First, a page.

Religion in International Affairs
Pof. Berna Turam
The West vs. Muslim Women
One of the most current topics in International Affairs especially since 9/11 when
Islam was put on the spotlight and has been under the microscope ever since is the issue of
Muslim women. Since so much attention has been drawn to Islam, the West has taken on this
“white man’s burden” to help the Muslim women as they assume that they need to be
rescued. Laws of Islam and the Qur’an might not seem women friendly to the West but do
Muslim women actually want change? If they wanted change would not they have called for
it by now? Why is the West so obsessed with “freeing” Muslim women? This topic is crucial
to International Affairs as it explores one of the reasons why the West is so Islamophobic.
The question, therefore, which requires an answer, is why the West is so determined to save
However, there is another aspect of this topic that must be explored in order to
understand today’s society. The West, in my opinion, is divided in two parts, namely, the
United States of America and Europe. Both sides have extremely different views and
approaches concerning the Muslim world, and especially toward Muslim women. In my
research paper, I will explore the differences between the US and Europe when it comes to
dealing with Muslim women, more specifically how each party deals with the issue of the
Hijab (the veil). Why do the United States and Europe, more specifically France, approach
the matter of the Hijab so differently if they are both supposed to be secular, liberal and open
minded? Such an issue is crucial to international relations as it explores one of the major
problems between the West and the Middle East. This dialogue could be ruining or benefiting
the relations between these two parts of the world. According to Elizabeth Hurd the
assumption in international relations is that the world is secular, secularism is taken for
granted, as it could not be imagined that religion is part of modern day politics. However we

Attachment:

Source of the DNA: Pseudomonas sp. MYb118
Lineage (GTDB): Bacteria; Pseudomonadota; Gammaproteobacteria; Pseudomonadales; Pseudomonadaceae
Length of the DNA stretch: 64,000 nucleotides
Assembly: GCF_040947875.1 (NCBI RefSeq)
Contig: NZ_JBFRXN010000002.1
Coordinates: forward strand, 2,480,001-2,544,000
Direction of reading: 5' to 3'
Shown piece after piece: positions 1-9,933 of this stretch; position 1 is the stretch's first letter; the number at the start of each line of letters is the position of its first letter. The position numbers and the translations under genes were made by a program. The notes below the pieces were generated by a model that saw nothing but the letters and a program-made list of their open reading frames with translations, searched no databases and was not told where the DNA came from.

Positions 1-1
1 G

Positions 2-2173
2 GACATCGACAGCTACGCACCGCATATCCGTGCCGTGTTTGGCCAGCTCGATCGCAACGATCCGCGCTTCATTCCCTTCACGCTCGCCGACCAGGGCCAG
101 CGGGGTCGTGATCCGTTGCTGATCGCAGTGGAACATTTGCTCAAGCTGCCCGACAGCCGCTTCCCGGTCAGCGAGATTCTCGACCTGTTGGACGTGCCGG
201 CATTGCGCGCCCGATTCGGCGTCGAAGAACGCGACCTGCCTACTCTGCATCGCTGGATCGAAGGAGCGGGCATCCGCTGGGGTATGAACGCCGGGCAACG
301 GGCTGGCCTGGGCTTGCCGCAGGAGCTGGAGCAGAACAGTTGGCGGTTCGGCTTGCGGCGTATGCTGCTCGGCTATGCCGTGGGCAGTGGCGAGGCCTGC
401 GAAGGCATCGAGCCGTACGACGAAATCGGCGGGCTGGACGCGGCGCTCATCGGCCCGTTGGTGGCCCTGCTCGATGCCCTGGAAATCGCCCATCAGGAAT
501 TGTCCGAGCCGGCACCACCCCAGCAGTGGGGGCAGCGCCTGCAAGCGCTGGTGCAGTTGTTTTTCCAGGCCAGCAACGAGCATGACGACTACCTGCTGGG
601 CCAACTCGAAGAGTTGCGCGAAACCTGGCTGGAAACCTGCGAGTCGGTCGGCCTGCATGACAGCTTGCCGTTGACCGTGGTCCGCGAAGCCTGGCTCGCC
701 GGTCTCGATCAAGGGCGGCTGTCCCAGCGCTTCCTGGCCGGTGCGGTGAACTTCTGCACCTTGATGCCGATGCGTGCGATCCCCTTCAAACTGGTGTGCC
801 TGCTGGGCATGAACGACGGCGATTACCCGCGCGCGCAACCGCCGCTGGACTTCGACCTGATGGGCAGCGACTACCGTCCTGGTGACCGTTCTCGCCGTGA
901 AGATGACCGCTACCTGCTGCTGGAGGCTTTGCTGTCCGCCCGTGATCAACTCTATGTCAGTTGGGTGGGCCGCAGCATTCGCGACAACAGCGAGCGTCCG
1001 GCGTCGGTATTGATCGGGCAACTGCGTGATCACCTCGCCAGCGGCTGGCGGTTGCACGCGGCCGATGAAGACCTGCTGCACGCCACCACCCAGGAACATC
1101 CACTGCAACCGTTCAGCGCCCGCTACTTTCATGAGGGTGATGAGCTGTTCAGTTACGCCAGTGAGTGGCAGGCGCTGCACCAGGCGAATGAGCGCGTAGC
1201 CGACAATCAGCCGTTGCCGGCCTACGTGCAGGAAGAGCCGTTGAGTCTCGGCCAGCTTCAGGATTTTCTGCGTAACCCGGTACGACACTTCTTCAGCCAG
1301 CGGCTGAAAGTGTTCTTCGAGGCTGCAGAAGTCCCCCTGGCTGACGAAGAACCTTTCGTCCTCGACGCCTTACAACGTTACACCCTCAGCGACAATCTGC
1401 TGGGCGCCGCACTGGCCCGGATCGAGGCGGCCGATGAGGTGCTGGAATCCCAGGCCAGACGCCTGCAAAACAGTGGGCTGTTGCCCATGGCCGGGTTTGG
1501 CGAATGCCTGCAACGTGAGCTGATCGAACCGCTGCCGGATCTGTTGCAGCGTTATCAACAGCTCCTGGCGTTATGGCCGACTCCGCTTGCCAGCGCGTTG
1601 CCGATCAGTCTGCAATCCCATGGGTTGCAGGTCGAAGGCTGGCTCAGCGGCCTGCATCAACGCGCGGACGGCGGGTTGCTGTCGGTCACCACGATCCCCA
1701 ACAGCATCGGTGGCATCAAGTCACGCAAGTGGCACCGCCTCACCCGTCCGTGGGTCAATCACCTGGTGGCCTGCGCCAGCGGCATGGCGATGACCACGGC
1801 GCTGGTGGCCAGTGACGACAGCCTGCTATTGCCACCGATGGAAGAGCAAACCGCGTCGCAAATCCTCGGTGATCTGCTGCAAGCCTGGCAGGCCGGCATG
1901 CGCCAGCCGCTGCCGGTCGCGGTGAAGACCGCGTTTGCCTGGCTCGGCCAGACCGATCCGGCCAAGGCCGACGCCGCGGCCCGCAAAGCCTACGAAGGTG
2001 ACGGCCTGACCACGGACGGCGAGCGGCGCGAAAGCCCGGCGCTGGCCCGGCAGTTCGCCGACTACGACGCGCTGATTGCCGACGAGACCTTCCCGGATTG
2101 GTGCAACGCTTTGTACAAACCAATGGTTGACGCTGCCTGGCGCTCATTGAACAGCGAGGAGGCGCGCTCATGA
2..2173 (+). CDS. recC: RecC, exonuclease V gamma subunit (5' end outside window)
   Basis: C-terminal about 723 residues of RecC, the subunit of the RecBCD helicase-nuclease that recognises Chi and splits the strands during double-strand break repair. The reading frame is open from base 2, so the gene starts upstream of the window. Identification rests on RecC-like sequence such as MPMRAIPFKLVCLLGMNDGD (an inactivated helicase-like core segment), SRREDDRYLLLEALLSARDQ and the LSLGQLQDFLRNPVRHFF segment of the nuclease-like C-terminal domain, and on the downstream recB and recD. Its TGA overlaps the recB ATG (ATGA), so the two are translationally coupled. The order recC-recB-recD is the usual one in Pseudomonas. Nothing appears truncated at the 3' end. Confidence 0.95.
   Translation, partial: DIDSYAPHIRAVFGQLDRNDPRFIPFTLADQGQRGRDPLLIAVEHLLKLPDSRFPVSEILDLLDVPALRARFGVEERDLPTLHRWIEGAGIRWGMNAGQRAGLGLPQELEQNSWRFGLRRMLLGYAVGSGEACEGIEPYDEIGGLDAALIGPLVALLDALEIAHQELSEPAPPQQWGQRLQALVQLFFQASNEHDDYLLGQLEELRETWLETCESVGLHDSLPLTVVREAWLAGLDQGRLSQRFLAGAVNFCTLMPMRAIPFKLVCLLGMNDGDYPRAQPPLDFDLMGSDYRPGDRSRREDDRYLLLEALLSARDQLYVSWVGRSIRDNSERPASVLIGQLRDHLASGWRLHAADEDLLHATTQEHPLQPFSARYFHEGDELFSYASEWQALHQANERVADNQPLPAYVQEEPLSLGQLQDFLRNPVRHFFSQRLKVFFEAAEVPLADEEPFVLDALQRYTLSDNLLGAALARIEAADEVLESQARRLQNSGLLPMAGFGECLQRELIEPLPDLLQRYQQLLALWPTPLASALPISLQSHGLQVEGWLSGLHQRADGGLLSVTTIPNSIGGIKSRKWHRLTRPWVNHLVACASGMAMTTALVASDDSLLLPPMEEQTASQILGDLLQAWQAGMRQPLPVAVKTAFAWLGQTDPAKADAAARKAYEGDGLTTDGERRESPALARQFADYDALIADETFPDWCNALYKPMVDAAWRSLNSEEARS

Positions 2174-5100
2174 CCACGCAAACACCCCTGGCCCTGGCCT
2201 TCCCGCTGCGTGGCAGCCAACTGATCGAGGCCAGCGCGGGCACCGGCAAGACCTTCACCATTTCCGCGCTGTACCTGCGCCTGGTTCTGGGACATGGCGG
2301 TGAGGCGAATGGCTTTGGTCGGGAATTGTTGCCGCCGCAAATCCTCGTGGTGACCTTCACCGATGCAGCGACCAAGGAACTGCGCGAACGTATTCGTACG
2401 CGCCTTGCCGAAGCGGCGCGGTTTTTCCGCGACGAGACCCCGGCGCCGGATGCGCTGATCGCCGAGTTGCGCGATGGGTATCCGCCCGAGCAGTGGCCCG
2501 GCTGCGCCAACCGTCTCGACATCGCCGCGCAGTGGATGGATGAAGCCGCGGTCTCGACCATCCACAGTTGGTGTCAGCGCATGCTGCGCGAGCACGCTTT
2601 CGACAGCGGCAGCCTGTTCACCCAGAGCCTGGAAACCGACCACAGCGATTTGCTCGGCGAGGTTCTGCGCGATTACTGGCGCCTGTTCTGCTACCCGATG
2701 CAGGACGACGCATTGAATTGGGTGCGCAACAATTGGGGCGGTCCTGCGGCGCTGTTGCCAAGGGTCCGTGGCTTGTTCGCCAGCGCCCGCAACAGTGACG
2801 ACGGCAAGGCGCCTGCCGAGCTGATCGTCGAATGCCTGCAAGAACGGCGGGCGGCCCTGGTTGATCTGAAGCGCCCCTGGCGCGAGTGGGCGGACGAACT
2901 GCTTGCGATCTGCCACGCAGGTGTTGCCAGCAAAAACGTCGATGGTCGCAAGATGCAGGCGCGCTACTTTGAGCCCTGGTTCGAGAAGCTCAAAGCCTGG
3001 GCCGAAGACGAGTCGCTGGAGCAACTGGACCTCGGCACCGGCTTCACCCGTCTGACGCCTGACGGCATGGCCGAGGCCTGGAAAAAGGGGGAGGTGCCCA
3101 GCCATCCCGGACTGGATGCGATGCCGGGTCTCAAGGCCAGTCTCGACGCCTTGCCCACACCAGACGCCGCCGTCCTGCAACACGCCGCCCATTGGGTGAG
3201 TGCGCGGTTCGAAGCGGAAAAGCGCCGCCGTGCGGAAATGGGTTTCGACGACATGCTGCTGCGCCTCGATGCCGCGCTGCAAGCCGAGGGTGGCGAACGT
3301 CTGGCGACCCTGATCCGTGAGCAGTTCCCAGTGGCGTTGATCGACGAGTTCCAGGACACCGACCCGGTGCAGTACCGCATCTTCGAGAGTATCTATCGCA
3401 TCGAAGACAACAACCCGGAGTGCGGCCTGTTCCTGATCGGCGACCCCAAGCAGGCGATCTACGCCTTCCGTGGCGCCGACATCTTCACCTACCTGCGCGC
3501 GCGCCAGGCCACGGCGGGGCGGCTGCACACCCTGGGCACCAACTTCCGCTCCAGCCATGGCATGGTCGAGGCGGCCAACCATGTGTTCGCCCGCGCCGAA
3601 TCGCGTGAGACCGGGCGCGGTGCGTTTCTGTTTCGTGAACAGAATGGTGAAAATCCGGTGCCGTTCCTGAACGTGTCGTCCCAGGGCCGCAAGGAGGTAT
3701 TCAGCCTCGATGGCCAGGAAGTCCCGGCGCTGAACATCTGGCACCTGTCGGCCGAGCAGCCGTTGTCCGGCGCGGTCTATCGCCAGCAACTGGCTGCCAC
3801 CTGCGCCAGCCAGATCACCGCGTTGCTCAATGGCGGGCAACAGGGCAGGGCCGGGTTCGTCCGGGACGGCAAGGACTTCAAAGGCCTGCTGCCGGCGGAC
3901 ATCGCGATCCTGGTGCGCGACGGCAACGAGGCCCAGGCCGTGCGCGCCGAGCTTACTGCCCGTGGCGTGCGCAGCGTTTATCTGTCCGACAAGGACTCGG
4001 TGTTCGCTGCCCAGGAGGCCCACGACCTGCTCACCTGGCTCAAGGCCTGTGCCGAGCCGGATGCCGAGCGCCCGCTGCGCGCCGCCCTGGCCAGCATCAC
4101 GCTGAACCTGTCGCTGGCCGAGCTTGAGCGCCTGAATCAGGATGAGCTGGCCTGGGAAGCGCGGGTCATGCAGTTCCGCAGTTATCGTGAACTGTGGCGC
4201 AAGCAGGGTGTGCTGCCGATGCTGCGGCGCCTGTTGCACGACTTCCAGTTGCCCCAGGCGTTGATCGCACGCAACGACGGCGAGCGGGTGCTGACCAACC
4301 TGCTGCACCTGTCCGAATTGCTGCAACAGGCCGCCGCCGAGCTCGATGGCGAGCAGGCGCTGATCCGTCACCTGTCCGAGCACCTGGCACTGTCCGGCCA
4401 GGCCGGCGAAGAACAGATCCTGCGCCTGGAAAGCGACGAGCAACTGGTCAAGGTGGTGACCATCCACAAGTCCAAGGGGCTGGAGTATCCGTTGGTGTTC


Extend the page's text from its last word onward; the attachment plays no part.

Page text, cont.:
will see that religion is part of secularism, it’s all about how the government pushes the
boundaries between religion and political secularism. It is widely believed and assumed that
religion was gone, outdated, and no longer a crucial factor in society yet religious
fundamentalism and religious differences have emerged as crucial factors in international
conflict, national security, and foreign policy. How we deal with religion and especially Islam
nowadays is curtail to understand as it has become more relevant than ever, in a world that is
supposedly secular and modern we have found that religion still plays a tremendous role and
issues such as the Muslim Hijab in foreign countries be analyzed in order to understand
courtiers policies and the role religion plays in them.
The ancient government in France had relations with religion such that the monarchy
was married to the Catholic Church. There was a twofold struggle by the republicanism and
anticlericalism against the kingdom and clergy. As a result, the Catholic Church was
perceived by the majority of ancient 18th century French philosophers like Rousseau and
Voltaire as a hindrance to the republican project they pursued. During the late 19th century,
anticlericalism was established by Leon Gambetta in France. This individual argued that
clericalism was the enemy of state governance. The Catholic Church in France was